08 May 2023 | News
The research is informed by work that started 15 years ago
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A ground-breaking clinical trial involving microbiome transfer to alleviate gut problems in Autistic people is starting at the University of Auckland in New Zealand.
There are around 90,000 Autistic New Zealanders of whom almost half are experiencing long-standing and potentially distressing gut problems for reasons that remain unclear.
In the trial, around 50 Autistic people will receive the microbiome treatment and the same number will receive a placebo. The participants will have been screened to confirm they have stomach problems, such as diarrhoea and pain that impact on their day-to-day activities.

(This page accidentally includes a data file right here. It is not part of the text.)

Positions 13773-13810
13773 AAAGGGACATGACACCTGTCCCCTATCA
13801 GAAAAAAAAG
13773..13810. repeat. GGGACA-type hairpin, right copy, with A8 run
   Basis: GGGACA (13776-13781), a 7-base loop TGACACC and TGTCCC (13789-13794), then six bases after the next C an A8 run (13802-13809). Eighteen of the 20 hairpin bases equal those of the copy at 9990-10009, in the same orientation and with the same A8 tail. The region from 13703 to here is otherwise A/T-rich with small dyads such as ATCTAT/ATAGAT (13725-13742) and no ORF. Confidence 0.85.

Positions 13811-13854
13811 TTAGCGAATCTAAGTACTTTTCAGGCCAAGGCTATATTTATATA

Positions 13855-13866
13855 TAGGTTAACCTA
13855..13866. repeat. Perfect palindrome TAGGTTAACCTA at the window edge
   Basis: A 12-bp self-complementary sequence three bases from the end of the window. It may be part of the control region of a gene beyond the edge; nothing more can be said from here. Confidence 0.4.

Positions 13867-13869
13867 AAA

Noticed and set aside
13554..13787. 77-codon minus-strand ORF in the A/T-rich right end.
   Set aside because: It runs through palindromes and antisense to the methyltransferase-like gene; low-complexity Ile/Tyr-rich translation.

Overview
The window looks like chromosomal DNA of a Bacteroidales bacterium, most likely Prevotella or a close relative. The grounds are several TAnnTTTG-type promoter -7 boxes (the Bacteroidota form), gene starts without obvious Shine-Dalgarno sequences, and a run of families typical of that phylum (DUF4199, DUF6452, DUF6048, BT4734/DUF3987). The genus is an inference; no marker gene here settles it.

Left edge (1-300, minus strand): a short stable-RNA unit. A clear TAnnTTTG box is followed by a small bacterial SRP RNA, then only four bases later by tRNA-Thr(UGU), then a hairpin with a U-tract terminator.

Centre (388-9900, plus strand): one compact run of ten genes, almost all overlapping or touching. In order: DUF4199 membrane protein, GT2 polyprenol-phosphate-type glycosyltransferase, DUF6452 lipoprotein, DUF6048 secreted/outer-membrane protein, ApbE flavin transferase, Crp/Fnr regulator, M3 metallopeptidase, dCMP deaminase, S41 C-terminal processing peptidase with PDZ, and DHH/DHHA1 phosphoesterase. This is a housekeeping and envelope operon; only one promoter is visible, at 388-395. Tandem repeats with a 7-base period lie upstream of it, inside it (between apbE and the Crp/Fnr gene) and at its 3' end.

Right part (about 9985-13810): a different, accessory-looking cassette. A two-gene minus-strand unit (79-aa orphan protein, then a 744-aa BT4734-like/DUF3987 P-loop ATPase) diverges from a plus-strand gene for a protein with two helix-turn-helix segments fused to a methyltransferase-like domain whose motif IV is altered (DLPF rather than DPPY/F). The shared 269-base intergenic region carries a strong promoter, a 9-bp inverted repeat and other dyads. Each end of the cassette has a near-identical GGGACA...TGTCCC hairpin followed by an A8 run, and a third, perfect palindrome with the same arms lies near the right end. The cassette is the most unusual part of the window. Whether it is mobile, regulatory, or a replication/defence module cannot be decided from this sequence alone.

They will be followed for six months and assessed to see whether their symptoms ease. If the microbiome transfer is found to be helpful, it will be offered to the participants who received the placebo.
The research is informed by work that started 15 years ago, exploring the importance of the gut microbiome for a whole range of outcomes such as immunity, anxiety etc.
The microbiome bacteria will be encapsulated in several cases of digestible coating, so they will not be digested in the mouth or throat, but rather when they reach the gut.
The capsules will be administered over two days at the University, with medical supervision, out of an abundance of care.